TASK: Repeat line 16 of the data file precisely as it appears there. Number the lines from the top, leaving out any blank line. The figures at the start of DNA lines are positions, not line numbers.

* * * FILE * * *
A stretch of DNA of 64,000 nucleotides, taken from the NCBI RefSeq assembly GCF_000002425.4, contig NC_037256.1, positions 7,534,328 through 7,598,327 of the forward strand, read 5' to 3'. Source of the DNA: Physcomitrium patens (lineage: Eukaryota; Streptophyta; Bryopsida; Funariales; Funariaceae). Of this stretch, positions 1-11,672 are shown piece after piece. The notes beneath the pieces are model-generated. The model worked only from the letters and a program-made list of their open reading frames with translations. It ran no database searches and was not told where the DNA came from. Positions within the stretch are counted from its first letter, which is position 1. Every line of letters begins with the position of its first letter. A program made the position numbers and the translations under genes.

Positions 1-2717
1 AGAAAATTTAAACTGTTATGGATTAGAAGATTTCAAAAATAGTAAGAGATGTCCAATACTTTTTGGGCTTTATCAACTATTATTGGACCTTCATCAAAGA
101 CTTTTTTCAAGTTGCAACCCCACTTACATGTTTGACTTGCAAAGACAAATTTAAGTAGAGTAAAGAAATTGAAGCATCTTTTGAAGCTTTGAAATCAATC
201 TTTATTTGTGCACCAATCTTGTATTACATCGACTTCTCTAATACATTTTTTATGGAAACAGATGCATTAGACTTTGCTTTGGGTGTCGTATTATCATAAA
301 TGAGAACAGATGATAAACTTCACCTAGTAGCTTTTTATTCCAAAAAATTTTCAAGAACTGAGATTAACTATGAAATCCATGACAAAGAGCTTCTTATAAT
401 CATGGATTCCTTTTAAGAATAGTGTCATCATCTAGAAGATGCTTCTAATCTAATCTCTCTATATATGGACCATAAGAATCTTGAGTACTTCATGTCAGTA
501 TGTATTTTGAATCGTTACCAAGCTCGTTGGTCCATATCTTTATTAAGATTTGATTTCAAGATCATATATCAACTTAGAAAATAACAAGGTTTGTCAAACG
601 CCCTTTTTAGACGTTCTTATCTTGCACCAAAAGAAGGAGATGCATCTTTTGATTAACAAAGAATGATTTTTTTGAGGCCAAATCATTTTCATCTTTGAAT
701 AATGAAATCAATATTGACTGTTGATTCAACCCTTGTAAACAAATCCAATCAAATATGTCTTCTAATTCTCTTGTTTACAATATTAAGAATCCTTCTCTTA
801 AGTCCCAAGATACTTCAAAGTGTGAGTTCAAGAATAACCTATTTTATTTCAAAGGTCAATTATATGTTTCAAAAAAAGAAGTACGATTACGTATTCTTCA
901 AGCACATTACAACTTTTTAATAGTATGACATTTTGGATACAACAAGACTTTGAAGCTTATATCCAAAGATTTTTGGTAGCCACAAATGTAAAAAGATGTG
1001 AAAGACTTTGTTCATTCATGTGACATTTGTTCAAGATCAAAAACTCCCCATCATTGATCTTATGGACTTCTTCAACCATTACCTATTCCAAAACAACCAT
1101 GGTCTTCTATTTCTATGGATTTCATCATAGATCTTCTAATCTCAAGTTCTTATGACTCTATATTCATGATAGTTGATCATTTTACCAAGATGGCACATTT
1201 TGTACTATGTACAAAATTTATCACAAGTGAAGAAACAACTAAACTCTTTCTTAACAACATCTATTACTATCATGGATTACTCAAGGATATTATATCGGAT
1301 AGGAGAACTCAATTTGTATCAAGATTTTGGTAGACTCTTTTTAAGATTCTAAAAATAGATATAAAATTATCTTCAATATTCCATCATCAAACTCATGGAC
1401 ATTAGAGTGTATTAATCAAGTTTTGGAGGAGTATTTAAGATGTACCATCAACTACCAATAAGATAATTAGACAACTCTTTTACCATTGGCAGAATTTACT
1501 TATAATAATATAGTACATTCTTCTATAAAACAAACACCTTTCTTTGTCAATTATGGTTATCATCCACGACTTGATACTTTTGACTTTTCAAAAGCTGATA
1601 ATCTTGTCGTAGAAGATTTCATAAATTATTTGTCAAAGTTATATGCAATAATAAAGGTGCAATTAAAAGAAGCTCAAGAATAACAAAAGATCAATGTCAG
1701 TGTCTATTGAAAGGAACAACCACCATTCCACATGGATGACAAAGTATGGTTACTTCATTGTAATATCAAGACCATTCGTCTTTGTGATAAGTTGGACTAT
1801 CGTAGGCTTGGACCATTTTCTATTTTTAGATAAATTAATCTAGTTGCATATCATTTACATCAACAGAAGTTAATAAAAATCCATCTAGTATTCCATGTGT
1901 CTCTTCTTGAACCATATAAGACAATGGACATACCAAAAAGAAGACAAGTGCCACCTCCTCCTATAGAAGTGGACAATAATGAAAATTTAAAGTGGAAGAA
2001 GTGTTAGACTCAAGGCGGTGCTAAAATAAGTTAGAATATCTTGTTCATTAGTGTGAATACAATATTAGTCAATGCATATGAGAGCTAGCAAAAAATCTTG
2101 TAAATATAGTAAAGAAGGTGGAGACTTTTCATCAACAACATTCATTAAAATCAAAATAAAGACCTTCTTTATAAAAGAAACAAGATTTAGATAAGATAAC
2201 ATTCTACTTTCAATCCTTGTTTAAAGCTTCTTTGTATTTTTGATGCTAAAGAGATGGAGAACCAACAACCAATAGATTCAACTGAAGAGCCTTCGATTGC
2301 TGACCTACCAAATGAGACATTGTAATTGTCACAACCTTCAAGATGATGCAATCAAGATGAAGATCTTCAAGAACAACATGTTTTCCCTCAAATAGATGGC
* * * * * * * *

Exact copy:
1301 AGGAGAACTCAATTTGTATCAAGATTTTGGTAGACTCTTTTTAAGATTCTAAAAATAGATATAAAATTATCTTCAATATTCCATCATCAAACTCATGGAC